Angels ink Javy Guerra to minor league deal

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Mike DiGiovanna of the Los Angeles Times reports that the Angels have agreed to terms on a minor league contract with right-handed reliever Javy Guerra. The deal includes an invitation to major league spring training.

Guerra was suspended 50 games by Major League Baseball last July after testing positive for a drug of abuse. That suspension is now over, though Guerra is probably ticketed for the Angels’ Triple-A affiliate to begin the 2016 season.

The 30-year-old made just three major league appearances in 2015 for the White Sox before getting outrighted off Chicago’s 40-man roster. He does own a 2.87 ERA in 150 1/3 career innings, but it has come with bouts of inconsistency and unreliability.

Maybe he can get everything going in the right direction with Anaheim.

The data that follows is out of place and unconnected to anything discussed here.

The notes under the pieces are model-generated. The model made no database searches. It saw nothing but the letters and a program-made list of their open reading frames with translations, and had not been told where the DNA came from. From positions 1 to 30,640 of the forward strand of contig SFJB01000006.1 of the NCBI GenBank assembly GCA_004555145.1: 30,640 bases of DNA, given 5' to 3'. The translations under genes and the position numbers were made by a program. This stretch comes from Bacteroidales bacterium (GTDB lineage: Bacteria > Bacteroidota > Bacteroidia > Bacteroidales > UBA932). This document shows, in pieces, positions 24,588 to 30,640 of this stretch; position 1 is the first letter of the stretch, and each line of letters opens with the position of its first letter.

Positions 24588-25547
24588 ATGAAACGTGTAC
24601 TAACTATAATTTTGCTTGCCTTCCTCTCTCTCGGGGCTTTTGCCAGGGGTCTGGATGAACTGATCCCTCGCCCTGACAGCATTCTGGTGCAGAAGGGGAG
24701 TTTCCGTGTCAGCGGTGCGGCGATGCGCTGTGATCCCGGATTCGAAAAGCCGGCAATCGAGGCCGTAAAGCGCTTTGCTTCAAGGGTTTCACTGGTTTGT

Braves sign reliever Carlos Torres

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As first reported by Bill Shanks of Fox Sports 1670, the Braves have signed right-handed reliever Carlos Torres to a minor league contract with an invitation to spring training.

Torres was waived by the Mets in January, somewhat surprisingly, and elected to become a free agent. The 33-year-old ultimately chose Atlanta, where he should have a good shot at an Opening Day roster out of spring training with the rapidly-rebuilding Braves.

Torres posted an ugly 4.68 ERA in 57 2/3 innings last season for the Mets, but he registered a gorgeous 3.06 ERA and 96 strikeouts across 97 innings in 2014.

If he gets off to a good start in 2016, he could become valuable trade bait.

Blue Jays will have a closer competition this spring

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Roberto Osuna became the youngest pitcher to ever play for the Blue Jays last season at age 20 and he rose to the challenge with a 2.58 ERA, 0.92 WHIP, and 75/16 K/BB ratio in 69 2/3 frames. Osuna eventually took over as Toronto’s closer, earning 20 regular-season saves and one in the American League Division Series — a five-out effort in Game 5 to close out the visiting Rangers.